In this Washington Post column , Sebastian Mallaby does a nice job explaining the economic contribution of hedge funds and other forms of arbitrage. Given the value of hedge funds in promoting more accurate prices for various assets, Mallaby wonders why regulators are so eager to regulate them so severely:
What’s not to like about all this invention? Hedge funds stand
accused of being risky — hence the SEC’s proposal to raise the bar for
investing in them from the current $1 million in assets (including
primary residence) to $2.5 million in assets (excluding your home). But
investing in hedge funds is not actually riskier than another practice
that the SEC condones cheerfully: investing in individual stocks. In
the 10 years ending in August 2006, according to one calculation, an
investor who put his money into the stock of a randomly chosen company
and kept it there for a month had about 12 chances in 10,000 of losing
half or more of his stake. Over the same period, a randomly chosen
hedge fund would have been six times as safe.
The most serious
worry about hedge funds is that they may destabilize the financial
system. But when you parse this argument carefully, as I do in the
January-February issue of Foreign Affairs ,
it’s not actually clear that hedge funds magnify "systemic risk," nor
that regulation can improve matters. The latest German-European
position, which calls for extra disclosure from hedge funds, is
typically muddled. Forcing hedge funds to divulge the details of their
trades would destroy the incentive for future innovation. On the other
hand, incomplete disclosure would not give regulators the information
needed to anticipate a crisis.
When I first read Mallaby’s column, I thought, well, what can you expect? Regulators are always overzealous and overprotective. Those dumb regulators! Don’t they realize that investors realize that hedge funds are risky? The whole thing’s absurd! When will those regulators learn?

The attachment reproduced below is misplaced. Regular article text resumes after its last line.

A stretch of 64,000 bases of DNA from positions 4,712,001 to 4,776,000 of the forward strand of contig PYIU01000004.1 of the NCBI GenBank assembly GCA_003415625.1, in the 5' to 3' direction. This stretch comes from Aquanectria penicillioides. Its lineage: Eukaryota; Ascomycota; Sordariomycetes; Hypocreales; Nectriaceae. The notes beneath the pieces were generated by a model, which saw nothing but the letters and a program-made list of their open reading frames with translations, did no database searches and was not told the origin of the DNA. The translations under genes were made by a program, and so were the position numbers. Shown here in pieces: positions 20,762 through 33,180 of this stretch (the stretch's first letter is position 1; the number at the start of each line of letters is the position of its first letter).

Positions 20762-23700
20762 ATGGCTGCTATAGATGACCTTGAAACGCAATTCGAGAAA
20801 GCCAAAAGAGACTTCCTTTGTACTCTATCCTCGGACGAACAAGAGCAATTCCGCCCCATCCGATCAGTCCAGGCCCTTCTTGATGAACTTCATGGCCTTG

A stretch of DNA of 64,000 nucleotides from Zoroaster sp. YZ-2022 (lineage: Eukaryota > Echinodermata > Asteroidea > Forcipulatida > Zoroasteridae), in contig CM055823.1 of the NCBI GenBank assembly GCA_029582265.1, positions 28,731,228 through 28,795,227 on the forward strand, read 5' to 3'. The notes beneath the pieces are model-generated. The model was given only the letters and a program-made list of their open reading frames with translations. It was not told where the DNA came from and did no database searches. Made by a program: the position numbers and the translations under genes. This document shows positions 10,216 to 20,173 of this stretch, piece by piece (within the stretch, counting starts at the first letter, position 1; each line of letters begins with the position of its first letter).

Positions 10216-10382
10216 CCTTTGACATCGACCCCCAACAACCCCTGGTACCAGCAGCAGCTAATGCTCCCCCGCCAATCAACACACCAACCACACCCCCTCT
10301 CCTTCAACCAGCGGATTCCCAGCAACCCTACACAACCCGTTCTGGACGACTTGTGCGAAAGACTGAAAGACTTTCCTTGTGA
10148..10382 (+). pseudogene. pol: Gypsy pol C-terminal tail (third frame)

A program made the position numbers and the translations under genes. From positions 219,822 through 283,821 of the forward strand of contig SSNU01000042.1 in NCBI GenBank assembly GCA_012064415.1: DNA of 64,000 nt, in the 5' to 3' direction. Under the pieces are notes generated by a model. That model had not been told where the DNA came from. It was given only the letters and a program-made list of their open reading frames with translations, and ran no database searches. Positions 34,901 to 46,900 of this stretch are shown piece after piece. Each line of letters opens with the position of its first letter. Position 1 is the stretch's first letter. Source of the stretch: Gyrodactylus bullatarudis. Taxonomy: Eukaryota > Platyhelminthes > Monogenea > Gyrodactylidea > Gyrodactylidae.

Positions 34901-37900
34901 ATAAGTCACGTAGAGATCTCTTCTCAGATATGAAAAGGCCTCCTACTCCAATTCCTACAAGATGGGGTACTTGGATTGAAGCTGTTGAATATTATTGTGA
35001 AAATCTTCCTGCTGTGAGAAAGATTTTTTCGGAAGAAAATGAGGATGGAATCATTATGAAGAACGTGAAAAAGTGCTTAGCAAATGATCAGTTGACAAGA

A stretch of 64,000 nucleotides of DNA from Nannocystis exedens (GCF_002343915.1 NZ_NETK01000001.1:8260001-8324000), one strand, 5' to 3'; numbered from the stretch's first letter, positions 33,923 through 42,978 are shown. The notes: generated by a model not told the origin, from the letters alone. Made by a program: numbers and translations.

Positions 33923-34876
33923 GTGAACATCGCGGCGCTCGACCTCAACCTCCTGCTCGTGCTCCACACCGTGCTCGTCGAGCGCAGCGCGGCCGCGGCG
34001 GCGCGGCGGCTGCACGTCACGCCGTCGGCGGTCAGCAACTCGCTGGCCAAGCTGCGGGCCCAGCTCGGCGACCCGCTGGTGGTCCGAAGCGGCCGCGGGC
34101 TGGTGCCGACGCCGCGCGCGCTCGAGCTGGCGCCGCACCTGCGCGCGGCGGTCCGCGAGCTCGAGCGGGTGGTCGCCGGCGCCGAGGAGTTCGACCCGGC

A more useful reaction is to remember that what people say to explain what they do is often not the real reason for what they do.
Why would I believe for a minute that SEC regulations are designed to protect investors? I know that’s part of the SEC’s mission. I know that when the SEC imposes a regulation they’ll explain why it’s good for investors. But in the real world (the one we live in), the SEC is a political agency that responds to political pressure.
So to understand why the SEC wants to make it harder to invest in hedge funds, the right approach is to ask: who would benefit from the hampering of hedge funds? Not investors, they’d be worse off from having fewer choices. So who competes with hedge funds? Who is helped when hedge funds are clipped? I invite our readers (c’mon Peter, help me out) who know more about hedge funds and the investment world than I do, to tell me who is helped when hedge funds are hurt. I’ll publish the best answer in a separate post.